"As a military historian, Irving has much to commend him. For his works of military history Irving has undertaken thorough and painstaking research into the archives. He has discovered and disclosed to historians and others many documents which, but for his efforts, might have remained unnoticed for years. It was plain from the way in which he conducted his case and dealt with a sustained and penetrating cross-examination that his knowledge of World War 2 is unparalleled. His mastery of the detail of the historical documents is remarkable. He is beyond question able and intelligent. He was invariably quick to spot the significance of documents which he had not previously seen. Moreover he writes his military history in a clear and vivid style. I accept the favourable assessment by Professor Watt and Sir John Keegan of the calibre of Irving's military history and reject as too sweeping the negative assessment of Evans."

Which of us is the liar, one might ask?

Originating in France soon after the end of Hitler's war, a strain of this poisonous falsehood was spread to the United States, where dwell millions who will believe anything as long as it is unbelievable, and from there throughout the English-speaking world. In our part of that world, one of the best known among the vectors of this monstrous untruth is a British writer of anti-British diatribes on historical subjects, David Irving.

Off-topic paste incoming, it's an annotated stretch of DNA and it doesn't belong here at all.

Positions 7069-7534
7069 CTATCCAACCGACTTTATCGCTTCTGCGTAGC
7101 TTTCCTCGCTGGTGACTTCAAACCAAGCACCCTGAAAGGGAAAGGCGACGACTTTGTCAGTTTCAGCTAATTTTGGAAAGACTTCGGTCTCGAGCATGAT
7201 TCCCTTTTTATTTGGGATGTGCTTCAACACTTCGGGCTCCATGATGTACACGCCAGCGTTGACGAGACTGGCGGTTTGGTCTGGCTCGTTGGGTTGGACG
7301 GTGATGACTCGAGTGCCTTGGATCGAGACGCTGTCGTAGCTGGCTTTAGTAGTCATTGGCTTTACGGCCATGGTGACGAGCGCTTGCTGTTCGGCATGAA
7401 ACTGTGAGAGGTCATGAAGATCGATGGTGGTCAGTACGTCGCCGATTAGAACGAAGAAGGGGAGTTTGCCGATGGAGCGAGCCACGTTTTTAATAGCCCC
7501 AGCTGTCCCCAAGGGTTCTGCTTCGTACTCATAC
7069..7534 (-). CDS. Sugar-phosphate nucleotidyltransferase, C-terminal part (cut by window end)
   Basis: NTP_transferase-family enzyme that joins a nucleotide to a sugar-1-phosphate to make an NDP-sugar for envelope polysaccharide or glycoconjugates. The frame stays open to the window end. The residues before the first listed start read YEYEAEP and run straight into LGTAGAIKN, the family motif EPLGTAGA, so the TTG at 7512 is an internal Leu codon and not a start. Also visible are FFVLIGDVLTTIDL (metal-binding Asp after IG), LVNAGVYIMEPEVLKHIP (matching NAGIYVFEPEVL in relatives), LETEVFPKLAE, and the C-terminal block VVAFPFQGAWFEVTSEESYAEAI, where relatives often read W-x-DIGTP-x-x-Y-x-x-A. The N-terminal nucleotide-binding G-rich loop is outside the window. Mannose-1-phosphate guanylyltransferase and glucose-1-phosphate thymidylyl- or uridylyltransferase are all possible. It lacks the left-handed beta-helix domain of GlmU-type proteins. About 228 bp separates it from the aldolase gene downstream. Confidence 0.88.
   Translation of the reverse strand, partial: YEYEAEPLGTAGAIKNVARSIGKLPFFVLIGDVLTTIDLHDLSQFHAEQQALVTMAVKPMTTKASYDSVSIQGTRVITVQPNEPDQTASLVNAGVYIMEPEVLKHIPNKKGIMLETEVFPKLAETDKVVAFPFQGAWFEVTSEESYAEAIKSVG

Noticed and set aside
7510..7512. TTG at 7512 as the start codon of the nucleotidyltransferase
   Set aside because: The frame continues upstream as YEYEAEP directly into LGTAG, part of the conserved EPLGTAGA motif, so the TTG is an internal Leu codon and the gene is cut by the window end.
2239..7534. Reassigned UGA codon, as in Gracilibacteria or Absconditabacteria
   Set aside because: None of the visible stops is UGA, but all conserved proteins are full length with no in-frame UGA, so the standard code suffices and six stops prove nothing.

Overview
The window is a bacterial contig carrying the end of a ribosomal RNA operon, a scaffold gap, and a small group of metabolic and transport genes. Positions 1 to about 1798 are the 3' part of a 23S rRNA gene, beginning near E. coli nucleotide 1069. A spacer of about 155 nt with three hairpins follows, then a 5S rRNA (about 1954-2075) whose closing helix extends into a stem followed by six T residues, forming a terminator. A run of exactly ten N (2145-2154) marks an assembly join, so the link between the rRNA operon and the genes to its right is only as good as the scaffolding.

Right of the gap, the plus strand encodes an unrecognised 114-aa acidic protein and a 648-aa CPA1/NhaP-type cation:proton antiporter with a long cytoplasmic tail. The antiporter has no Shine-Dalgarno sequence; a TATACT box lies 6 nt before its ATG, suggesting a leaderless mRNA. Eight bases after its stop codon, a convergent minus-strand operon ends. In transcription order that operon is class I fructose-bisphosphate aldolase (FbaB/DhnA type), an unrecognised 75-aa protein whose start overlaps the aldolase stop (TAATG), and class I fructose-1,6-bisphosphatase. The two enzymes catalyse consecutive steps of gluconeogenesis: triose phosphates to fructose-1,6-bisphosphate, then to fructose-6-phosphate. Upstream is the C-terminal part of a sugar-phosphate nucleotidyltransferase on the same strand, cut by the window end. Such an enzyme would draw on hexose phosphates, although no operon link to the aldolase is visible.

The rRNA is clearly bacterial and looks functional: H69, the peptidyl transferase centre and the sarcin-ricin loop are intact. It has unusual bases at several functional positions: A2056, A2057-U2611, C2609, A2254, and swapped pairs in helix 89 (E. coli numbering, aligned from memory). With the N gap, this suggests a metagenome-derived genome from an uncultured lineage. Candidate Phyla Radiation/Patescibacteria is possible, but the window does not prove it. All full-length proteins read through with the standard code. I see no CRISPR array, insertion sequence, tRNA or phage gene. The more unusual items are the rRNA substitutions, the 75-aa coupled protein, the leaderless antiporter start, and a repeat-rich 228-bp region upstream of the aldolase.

As its sub-title, The Holocaust, History and the David Irving Trial, shows, this present book is a by-product of the court action taken two years ago by Irving against Penguin Books and Deborah Lipstadt, an American historian. According to Irving, the latter had defamed him in a few pages of her book Denying the Holocaust (1993), by saying that he distorted evidence, falsified data, manipulated and misrepresented documents.

The fact that this court case can be called 'the David Irving trial' is itself indicative of the upside-down world that Irving creates and inhabits, for it was not Irving who was on trial.

No, Irving was the plaintiff and Penguin Books and Lipstadt were the defendants. However, as the case proceeded, it was more and more the evil ideas of Irving and his ways of putting them about that became, and properly so, the focus of the hearings.

UNLIKE Irving, the writer of this book, Richard Evans, is a real historian. He was chosen by the defence to compile an expert report on the minutiae of Irving's presentation of the history of the Nazi period. Much of the book is adapted from the 700 pages Evans eventually wrote for the defence lawyers to use against Irving in court. Under British defamation law, strongly biased in favour of plaintiffs, the only reasonable defence to offer in this case was to prove that what Lipstadt had said about Irving was true.